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NMS: You have 7 days to collect unclaimed bodies

By Judah Ben-Hur | November 17th 2020 at 10:36:20 GMT +0300

Lee funeral home in Nairobi on 29th August 2020. [David Gichuru, Standard]

The Nairobi Metropolitan Services is calling on members of the public to identify and collect unclaimed bodies at various city mortuaries.

In a notice published in local dailies, the public has seven days from November 17 to 24 for the process, after which the NMS will seek authority to dispose of at least 188 bodies.

Some 166 unclaimed bodies are at the City Mortuary, nine at Mbagathi Funeral Home and Thirteen at Mama Lucy Kibaki Hospital.

The bodies have been in the morgues since March this year, said NMS Health Secretary Josephine Kibaru. This has led to congestion in the facilities not intended to hold such a high number of bodies at a go.

Nairobi City Mortuary, for instance, has a holding capacity of 160 bodies, with roughly 18 bodies coming in daily. Unfortunately, the limited resources for handling the dead forces the mortuary to house more than 200 corpses at a time, a situation that stretches such facilities financially and in terms of maintenance.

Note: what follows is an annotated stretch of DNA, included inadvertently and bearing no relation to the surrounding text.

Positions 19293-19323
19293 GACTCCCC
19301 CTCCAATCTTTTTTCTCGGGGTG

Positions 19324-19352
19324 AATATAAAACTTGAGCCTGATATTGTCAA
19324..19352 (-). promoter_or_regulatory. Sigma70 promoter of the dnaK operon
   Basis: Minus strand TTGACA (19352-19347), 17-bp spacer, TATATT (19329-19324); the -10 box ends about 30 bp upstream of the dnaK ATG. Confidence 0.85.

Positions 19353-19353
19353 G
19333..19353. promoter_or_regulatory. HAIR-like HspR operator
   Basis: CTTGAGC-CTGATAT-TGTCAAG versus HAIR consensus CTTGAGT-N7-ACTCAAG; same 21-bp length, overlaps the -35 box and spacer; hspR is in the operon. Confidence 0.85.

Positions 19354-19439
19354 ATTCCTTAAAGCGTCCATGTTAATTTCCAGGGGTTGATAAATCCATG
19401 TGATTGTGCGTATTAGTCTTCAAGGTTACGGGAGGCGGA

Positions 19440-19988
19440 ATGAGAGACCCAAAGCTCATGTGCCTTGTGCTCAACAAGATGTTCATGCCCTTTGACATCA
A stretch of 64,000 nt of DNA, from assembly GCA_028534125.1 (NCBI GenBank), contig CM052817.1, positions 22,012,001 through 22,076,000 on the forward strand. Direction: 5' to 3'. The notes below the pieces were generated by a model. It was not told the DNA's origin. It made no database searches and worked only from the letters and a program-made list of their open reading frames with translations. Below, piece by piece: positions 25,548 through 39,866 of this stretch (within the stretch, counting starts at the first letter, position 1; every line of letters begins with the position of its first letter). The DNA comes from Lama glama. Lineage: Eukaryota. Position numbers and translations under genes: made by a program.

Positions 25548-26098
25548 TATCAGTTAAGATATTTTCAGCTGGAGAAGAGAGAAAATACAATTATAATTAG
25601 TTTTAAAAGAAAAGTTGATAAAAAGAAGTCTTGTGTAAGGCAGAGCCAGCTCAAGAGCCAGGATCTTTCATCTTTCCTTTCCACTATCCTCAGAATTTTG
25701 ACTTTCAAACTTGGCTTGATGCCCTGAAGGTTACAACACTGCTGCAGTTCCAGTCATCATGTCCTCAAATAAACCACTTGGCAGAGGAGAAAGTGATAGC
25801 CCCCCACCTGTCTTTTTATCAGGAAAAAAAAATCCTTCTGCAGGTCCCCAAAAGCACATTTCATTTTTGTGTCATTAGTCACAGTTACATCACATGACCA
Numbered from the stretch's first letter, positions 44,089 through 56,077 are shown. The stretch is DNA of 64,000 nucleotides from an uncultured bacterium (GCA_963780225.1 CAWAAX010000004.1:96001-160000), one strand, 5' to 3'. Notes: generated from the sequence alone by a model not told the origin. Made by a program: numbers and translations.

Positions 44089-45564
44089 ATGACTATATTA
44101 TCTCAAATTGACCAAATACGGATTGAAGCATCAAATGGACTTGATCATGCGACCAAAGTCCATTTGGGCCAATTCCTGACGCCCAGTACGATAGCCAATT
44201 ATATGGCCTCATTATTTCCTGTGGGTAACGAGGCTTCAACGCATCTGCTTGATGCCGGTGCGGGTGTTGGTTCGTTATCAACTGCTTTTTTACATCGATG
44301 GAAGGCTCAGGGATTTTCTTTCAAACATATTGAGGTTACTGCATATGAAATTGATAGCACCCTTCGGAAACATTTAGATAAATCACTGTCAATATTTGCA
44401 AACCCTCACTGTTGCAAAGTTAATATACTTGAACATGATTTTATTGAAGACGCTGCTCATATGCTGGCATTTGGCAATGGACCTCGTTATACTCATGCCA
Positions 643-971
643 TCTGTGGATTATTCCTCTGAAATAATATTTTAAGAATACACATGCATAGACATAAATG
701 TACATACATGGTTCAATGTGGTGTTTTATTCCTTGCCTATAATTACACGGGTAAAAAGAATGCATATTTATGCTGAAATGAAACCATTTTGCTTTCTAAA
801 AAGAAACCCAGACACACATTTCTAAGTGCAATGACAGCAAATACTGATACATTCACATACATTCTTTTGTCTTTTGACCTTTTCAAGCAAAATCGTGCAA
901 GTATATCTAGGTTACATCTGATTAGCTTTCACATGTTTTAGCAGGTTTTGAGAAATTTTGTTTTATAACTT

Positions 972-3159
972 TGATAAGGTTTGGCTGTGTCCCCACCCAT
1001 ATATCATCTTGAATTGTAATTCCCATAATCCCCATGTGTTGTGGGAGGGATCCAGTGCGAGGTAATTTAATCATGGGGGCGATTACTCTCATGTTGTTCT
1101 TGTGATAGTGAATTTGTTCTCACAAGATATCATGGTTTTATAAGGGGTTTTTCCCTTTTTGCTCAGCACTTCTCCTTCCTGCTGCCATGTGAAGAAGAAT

Many of the deceased are unknown persons, while a small number have their names and Identification numbers recorded. Their deaths are from accidents, drowning, natural causes, murder, mob justice and suicide.

The NMS notice also showed police cases relating to dead children with a majority being infants and aborted foetuses, many of whom are unknown.

This is the second time this year that NMS has called for the collection of bodies, a clear indication that many people die without the knowledge of their kin who might be living in different parts of the country. 

In March this year, NMS issued a similar notice requesting the collection of 185 bodies that had overstayed in mortuaries across the city.

In the event bodies are not collected, the law requires that the authority concerned should bury the dead in public cemeteries according to the local authority's provision.

Failure to adhere to this will lead to an offence liable to a fine not exceeding Sh1,500.

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